Conservation Actions Underway CITES Appendix I. The species is captively bred in zoos (Jensen 2008). It occurs in several protected areas across its range. The ecology of the species has been studied since 1981 as part of long-running research at Khao Yai National Park in Thailand (Poonswad et al. 1987, Poonswad 1995, Poonswad et al. 1998, 2005). Active management of nesting cavities has been used to augment breeding success in the wild (Poonswad et al. 2005). Hornbill Nest Adoption Programs have been implemented in Budo Sungai-Padi National Park in southern Thailand since 1994 (Pasuwan et al. 2011) and in forests adjoining Pakke Tiger Reserve in Arunachal Pradesh, northeast India since 2011 (Rane and Datta 2015). Urban donors are encouraged to 'adopt' wild hornbill nests and the funds raised are used to pay for nest guardians to monitor and protect the nest sites. An additional nest monitoring and protection program is underway in Kerala with the Kadar community and the forest department (Bachan et al. 2011). Artificial nest boxes have been installed with some success at sites in Thailand (Pasuwan et al. 2011) and southern India (James et al. 2011). In Bhutan, the Great Hornbill is protected under Forest and Nature Conservation Rules and Regulations 2017 (DoFPS, 2017). Conservation Actions Proposed Monitor populations across its range to determine the magnitude of declines and rates of range contraction. Campaign for the protection of remaining extensive tracts of lowland forest throughout its range. Develop a programme to reduce hunting of the species through raising awareness of the status of the species within communities that target the species. Develop the existing captive breeding population to support future reintroduction and supplementation efforts.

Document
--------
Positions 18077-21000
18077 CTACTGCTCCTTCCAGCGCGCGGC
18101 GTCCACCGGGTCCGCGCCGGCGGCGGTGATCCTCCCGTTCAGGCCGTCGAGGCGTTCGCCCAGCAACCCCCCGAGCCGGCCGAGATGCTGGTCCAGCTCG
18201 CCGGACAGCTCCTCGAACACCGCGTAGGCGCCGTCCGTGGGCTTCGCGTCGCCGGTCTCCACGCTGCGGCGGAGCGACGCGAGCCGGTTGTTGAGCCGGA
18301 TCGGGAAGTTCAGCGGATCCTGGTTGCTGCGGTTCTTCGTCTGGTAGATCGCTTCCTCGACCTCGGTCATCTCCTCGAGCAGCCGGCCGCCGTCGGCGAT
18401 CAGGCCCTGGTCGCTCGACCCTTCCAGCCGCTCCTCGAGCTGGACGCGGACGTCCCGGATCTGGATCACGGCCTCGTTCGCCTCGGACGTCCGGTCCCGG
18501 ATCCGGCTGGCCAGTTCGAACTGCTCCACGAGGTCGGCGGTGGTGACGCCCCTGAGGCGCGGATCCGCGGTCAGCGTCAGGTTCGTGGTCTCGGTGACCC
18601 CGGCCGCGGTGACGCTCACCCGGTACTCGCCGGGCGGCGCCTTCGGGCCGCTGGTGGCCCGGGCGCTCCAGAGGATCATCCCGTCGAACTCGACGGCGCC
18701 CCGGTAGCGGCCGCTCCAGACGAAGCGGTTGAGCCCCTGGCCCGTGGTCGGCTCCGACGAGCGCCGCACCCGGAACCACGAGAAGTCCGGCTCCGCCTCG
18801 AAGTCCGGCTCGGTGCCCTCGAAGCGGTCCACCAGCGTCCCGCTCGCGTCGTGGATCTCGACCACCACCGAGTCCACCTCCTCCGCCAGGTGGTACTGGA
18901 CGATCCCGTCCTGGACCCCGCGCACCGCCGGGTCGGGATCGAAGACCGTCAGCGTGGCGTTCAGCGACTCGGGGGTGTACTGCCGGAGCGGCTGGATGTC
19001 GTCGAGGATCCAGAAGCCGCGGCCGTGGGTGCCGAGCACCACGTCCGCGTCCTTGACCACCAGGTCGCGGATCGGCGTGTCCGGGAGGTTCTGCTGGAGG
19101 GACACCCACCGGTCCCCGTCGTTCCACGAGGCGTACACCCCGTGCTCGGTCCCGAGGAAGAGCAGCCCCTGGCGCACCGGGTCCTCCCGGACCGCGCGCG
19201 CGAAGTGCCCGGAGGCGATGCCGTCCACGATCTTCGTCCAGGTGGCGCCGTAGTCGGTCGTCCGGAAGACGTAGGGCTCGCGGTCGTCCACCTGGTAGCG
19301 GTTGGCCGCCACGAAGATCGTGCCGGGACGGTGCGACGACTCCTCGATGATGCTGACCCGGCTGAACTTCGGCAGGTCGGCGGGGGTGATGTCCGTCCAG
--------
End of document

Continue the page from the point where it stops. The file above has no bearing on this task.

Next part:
CLASS : Aves
ORDER : Bucerotiformes
FAMILY : Bucerotidae
GENUS : Buceros
SPECIES : Great Hornbill (Buceros bicornis)
Conservation status : Vulnerable
Update : 11 April 2017